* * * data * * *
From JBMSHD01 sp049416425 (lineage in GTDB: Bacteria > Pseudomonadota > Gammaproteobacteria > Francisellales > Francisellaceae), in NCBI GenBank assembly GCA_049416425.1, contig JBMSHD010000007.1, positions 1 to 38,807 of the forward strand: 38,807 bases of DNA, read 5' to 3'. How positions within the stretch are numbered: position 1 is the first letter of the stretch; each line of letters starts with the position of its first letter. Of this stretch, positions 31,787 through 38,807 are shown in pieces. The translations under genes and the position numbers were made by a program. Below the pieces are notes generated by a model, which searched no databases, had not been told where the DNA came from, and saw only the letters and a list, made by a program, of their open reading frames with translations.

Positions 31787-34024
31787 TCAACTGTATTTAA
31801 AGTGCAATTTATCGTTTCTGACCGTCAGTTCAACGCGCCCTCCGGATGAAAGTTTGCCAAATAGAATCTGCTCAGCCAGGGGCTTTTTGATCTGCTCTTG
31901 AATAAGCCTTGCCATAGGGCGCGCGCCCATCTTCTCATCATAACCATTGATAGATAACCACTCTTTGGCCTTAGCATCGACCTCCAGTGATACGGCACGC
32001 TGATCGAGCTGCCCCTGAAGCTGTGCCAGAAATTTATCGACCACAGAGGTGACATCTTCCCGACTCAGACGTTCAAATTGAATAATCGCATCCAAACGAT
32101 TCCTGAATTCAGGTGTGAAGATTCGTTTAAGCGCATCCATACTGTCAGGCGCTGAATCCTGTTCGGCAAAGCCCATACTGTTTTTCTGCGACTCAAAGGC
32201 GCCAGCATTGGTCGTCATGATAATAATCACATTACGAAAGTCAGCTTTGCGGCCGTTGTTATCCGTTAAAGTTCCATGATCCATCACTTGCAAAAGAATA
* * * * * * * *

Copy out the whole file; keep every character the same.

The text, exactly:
From JBMSHD01 sp049416425 (lineage in GTDB: Bacteria > Pseudomonadota > Gammaproteobacteria > Francisellales > Francisellaceae), in NCBI GenBank assembly GCA_049416425.1, contig JBMSHD010000007.1, positions 1 to 38,807 of the forward strand: 38,807 bases of DNA, read 5' to 3'. How positions within the stretch are numbered: position 1 is the first letter of the stretch; each line of letters starts with the position of its first letter. Of this stretch, positions 31,787 through 38,807 are shown in pieces. The translations under genes and the position numbers were made by a program. Below the pieces are notes generated by a model, which searched no databases, had not been told where the DNA came from, and saw only the letters and a list, made by a program, of their open reading frames with translations.

Positions 31787-34024
31787 TCAACTGTATTTAA
31801 AGTGCAATTTATCGTTTCTGACCGTCAGTTCAACGCGCCCTCCGGATGAAAGTTTGCCAAATAGAATCTGCTCAGCCAGGGGCTTTTTGATCTGCTCTTG
31901 AATAAGCCTTGCCATAGGGCGCGCGCCCATCTTCTCATCATAACCATTGATAGATAACCACTCTTTGGCCTTAGCATCGACCTCCAGTGATACGGCACGC
32001 TGATCGAGCTGCCCCTGAAGCTGTGCCAGAAATTTATCGACCACAGAGGTGACATCTTCCCGACTCAGACGTTCAAATTGAATAATCGCATCCAAACGAT
32101 TCCTGAATTCAGGTGTGAAGATTCGTTTAAGCGCATCCATACTGTCAGGCGCTGAATCCTGTTCGGCAAAGCCCATACTGTTTTTCTGCGACTCAAAGGC
32201 GCCAGCATTGGTCGTCATGATAATAATCACATTACGAAAGTCAGCTTTGCGGCCGTTGTTATCCGTTAAAGTTCCATGATCCATCACTTGCAAAAGAATA